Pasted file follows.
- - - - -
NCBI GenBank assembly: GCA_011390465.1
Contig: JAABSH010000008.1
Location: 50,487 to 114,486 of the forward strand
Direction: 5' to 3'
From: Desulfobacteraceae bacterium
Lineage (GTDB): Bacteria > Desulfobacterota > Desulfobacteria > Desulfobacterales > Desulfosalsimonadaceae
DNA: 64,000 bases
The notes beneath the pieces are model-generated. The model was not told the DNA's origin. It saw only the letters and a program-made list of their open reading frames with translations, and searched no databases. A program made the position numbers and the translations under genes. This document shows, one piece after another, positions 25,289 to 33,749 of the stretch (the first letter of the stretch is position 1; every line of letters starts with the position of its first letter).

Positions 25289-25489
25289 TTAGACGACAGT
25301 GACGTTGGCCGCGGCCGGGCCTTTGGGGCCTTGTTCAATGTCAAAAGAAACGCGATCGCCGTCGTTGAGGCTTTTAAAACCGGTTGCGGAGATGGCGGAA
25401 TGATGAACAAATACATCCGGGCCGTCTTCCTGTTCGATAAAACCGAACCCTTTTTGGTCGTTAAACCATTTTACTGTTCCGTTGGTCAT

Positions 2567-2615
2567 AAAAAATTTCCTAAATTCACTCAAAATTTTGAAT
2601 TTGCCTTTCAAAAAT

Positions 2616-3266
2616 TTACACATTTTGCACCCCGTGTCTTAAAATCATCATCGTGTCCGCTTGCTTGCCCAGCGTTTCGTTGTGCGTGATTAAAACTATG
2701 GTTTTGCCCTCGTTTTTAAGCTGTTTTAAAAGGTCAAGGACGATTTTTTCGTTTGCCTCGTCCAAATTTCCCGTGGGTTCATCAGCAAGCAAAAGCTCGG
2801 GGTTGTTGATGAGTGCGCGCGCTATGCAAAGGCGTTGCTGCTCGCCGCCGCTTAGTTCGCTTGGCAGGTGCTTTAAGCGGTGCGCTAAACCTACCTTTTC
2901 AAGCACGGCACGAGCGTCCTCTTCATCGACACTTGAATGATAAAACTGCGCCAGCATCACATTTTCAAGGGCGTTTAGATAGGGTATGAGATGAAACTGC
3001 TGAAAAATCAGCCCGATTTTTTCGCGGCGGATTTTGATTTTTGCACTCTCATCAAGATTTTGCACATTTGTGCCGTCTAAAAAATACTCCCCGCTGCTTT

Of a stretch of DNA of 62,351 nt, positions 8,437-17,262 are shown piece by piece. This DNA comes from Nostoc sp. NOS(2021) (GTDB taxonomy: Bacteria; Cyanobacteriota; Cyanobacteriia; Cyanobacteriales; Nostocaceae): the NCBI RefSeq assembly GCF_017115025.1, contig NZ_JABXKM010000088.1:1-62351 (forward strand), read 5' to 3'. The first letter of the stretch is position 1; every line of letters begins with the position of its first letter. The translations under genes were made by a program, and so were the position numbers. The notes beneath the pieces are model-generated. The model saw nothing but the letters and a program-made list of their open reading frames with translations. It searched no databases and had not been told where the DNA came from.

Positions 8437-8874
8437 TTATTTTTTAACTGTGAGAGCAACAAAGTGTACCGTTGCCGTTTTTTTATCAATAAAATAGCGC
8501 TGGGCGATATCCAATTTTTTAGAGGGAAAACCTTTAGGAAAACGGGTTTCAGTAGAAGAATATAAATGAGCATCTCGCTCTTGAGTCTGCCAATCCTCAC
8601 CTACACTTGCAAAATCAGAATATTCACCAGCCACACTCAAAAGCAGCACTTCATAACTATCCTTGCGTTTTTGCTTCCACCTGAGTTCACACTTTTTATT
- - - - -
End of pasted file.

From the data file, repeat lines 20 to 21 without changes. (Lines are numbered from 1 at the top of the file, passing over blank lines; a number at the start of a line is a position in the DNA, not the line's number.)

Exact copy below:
2901 AAGCACGGCACGAGCGTCCTCTTCATCGACACTTGAATGATAAAACTGCGCCAGCATCACATTTTCAAGGGCGTTTAGATAGGGTATGAGATGAAACTGC
3001 TGAAAAATCAGCCCGATTTTTTCGCGGCGGATTTTGATTTTTGCACTCTCATCAAGATTTTGCACATTTGTGCCGTCTAAAAAATACTCCCCGCTGCTTT